Phytoregulators and Explant Size in the in vitro Culture of Malva sylvestris

  •  Leyza Paloschi de Oliveira    
  •  Cassio Geremia Freire    
  •  Simone Silmara Werner    
  •  Mari Inês Carissimi Boff    
  •  Pedro Boff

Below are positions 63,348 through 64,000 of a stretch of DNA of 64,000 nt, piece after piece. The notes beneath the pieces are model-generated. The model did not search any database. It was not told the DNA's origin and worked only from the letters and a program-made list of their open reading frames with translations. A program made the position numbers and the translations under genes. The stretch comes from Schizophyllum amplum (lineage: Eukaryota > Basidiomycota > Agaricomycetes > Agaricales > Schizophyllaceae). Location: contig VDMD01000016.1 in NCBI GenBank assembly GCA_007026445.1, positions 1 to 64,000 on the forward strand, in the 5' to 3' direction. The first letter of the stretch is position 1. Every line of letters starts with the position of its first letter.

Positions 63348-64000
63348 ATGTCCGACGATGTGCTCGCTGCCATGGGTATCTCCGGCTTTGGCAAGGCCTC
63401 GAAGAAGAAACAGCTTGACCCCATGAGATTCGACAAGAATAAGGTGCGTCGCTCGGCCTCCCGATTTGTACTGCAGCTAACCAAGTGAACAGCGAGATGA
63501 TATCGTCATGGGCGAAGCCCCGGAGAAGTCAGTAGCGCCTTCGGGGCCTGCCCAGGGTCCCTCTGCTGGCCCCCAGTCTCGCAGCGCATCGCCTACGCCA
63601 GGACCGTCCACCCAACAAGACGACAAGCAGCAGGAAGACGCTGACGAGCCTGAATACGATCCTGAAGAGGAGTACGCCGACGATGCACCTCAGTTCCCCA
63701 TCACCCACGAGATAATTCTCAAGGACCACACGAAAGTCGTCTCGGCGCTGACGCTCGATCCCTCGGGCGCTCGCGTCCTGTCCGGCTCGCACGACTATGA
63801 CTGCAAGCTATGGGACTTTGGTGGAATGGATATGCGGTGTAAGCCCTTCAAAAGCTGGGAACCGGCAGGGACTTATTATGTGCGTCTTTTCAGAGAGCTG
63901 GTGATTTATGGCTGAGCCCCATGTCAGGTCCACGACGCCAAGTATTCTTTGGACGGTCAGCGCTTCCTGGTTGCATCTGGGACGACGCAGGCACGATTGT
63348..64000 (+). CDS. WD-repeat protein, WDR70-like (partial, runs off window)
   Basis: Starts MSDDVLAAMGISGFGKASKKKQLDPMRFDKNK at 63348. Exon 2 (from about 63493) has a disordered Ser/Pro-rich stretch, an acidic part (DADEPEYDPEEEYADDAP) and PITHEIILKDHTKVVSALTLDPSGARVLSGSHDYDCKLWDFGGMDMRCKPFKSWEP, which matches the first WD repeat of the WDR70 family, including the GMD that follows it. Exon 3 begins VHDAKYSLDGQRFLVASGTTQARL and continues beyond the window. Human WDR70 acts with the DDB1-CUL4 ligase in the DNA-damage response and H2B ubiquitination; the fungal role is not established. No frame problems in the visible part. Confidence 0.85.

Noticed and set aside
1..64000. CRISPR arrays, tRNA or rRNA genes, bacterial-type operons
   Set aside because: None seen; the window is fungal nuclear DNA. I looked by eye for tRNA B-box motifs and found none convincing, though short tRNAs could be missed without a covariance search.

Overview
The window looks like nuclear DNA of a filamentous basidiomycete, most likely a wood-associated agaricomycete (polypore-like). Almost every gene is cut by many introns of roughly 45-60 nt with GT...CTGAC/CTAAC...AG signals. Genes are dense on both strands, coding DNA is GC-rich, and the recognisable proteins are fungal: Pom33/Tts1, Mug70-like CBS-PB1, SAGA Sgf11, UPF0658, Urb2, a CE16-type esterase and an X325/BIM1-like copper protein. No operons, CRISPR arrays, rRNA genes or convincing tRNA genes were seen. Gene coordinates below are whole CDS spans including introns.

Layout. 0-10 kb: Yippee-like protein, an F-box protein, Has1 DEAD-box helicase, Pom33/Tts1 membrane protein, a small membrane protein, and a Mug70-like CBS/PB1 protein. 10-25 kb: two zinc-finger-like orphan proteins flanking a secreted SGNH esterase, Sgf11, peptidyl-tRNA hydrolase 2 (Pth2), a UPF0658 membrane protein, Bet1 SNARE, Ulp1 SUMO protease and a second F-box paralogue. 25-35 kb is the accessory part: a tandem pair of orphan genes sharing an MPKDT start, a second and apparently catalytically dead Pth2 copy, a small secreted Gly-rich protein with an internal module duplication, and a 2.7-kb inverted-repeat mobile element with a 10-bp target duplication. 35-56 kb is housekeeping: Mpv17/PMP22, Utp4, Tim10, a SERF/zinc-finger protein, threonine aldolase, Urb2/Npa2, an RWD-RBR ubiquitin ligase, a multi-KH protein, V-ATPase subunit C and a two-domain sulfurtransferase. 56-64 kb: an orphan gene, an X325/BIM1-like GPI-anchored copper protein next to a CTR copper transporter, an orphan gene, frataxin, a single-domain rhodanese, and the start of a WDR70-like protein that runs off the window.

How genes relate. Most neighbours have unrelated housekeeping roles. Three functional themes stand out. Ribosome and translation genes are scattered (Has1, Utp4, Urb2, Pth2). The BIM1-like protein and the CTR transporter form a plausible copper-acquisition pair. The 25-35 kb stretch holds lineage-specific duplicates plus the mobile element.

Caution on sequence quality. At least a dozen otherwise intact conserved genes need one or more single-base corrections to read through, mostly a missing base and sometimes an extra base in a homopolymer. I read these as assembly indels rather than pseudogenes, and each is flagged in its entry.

In vitro propagation of plants makes it possible to accelerate the process of plant multiplication, the study of secondary metabolite production and the cultivation of biotrophic fungi. The objective of this work was to study the combination of indoleacetic acid (IAA) and benzylaminopurine (BAP) and explant sizes in in vitro multiplication of M. sylvestris. Five concentrations of BAP (0, 0.5, 1.0, 1.5 and 2.0 mg L-1) and two of IAA (0 and 0.5 mg L-1) were used in explants of 4 to 9 mm and of 14 to 23 mm. Contaminated explants, oxidation, establishment, relative growth rate (RGR), sprouting, rooting and callus formation were evaluated. There was no interaction effect between BAP and IAA concentrations. At 28 days, explants were established at 32.76% and callus formation was 62.5% for explants associated with 0.0 mg L-1 of IAA. There was 32.14% establishment and 63.79% callus formation at 0.5 mg L-1 of IAA. Bacterial contamination at 28 days was 60.53%, twice as much the amount found at 14 days, suggesting that the explants presented endogenous contamination. It was found that explant size influences the subsequent meristematic development. The use of smaller explants (4 to 9 mm) allowed greater formation of calli and larger explants (14 to 23 mm) allowed greater formation of shoots. In conclusion, larger explants are preferable for production of M. sylvestris in vitro by organogenesis while smaller ones are preferable for embryogenesis.

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